Quinn Ewers was off to a hot start against Alabama, completing 9/12 for 134 yards, including a few impressive passes down field. As Texas neared the end zone Ewers took a huge hit, landing hard on his left (non-throwing) shoulder. He remained on the ground as the Texas medical staff rushed onto the field.
That was the end of Ewers day. He was seen late in the game on the sideline with his arm in a sling. Based on the mechanism of injury (how Ewers landed on his left shoulder), this appeared to be either an AC sprain or a collarbone injury. The AC (acromioclavicular) joint is where the collarbone and the scapula meet at the top of the shoulder. When sprained, this means the ligaments holding the two bones together are damaged. Because it’s to his non-throwing shoulder, this likely wouldn’t be a long-term injury. It can take weeks to heal, though, even if it’s relatively mild.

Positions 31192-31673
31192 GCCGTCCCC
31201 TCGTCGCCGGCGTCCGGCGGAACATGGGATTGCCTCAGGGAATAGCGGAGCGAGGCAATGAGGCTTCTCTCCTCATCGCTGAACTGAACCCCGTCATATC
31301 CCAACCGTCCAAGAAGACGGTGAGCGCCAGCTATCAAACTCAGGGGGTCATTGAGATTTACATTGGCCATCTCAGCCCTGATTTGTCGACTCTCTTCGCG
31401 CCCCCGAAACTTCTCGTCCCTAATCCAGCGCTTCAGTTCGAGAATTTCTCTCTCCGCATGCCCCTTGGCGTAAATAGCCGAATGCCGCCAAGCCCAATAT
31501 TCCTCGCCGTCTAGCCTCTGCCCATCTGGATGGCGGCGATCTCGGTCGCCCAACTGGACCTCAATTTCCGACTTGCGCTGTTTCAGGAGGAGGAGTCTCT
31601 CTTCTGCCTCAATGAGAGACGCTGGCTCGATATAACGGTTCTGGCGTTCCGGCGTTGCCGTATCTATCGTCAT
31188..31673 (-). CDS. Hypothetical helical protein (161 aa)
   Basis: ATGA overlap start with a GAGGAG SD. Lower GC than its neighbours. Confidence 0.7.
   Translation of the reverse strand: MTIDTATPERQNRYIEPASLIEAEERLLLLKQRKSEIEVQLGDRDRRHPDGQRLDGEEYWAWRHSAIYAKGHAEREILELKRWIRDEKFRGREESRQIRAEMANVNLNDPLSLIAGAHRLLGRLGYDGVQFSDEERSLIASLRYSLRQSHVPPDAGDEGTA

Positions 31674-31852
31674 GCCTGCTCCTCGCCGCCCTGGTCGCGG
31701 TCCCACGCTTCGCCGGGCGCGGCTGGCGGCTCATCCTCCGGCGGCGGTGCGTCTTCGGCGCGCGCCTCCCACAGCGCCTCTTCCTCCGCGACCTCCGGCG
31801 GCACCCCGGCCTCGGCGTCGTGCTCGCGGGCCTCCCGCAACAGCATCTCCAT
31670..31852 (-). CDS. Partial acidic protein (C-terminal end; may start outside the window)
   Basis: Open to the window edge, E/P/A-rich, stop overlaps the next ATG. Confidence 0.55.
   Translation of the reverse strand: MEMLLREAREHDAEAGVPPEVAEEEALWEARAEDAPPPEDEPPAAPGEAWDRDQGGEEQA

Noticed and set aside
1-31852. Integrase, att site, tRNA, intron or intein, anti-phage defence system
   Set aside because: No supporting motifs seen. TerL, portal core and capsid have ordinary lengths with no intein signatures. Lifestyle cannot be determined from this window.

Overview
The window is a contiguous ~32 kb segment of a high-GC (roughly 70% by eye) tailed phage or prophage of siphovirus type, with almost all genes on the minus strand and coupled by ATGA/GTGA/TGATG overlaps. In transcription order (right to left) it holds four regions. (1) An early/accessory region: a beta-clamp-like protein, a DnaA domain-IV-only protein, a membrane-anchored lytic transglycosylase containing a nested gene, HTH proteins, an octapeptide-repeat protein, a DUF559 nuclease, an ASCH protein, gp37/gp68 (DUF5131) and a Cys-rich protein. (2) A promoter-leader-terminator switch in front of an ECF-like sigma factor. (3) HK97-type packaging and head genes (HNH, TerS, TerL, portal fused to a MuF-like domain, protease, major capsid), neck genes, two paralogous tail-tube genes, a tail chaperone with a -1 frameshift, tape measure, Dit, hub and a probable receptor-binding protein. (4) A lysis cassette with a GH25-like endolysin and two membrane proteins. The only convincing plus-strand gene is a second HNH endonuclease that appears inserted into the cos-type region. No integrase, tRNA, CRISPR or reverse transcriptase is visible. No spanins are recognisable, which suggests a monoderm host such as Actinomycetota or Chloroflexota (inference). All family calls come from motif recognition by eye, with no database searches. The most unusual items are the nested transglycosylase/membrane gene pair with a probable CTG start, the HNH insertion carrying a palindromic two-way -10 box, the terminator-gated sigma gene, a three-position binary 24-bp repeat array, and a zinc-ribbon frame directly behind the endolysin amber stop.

A collarbone injury would be more concerning as a fracture is possible. That would potentially end Ewers season, but at minimum he would need to miss 6-8 weeks while it heals.
Following Texas’ 20-19 loss, coach Steve Sarkisian said Ewers had a “clavicle sprain.” This isn’t an injury – the clavicle is a bone, and it can’t be sprained. A sprain typically involves a ligament (connects two bones) or tendon (connects muscle to bone). What this really means is that Ewers needs further testing. He underwent an x-ray at the stadium, which would have showed if there was a fracture. Next will be an MRI, which can look for other damage such as a ligament sprain or tear.
Third-year sophomore Hudson Card took over and completed 14-22 passes for 158 yards. He played in 7 games for Texas last season, totaling 590 yards and five touchdowns.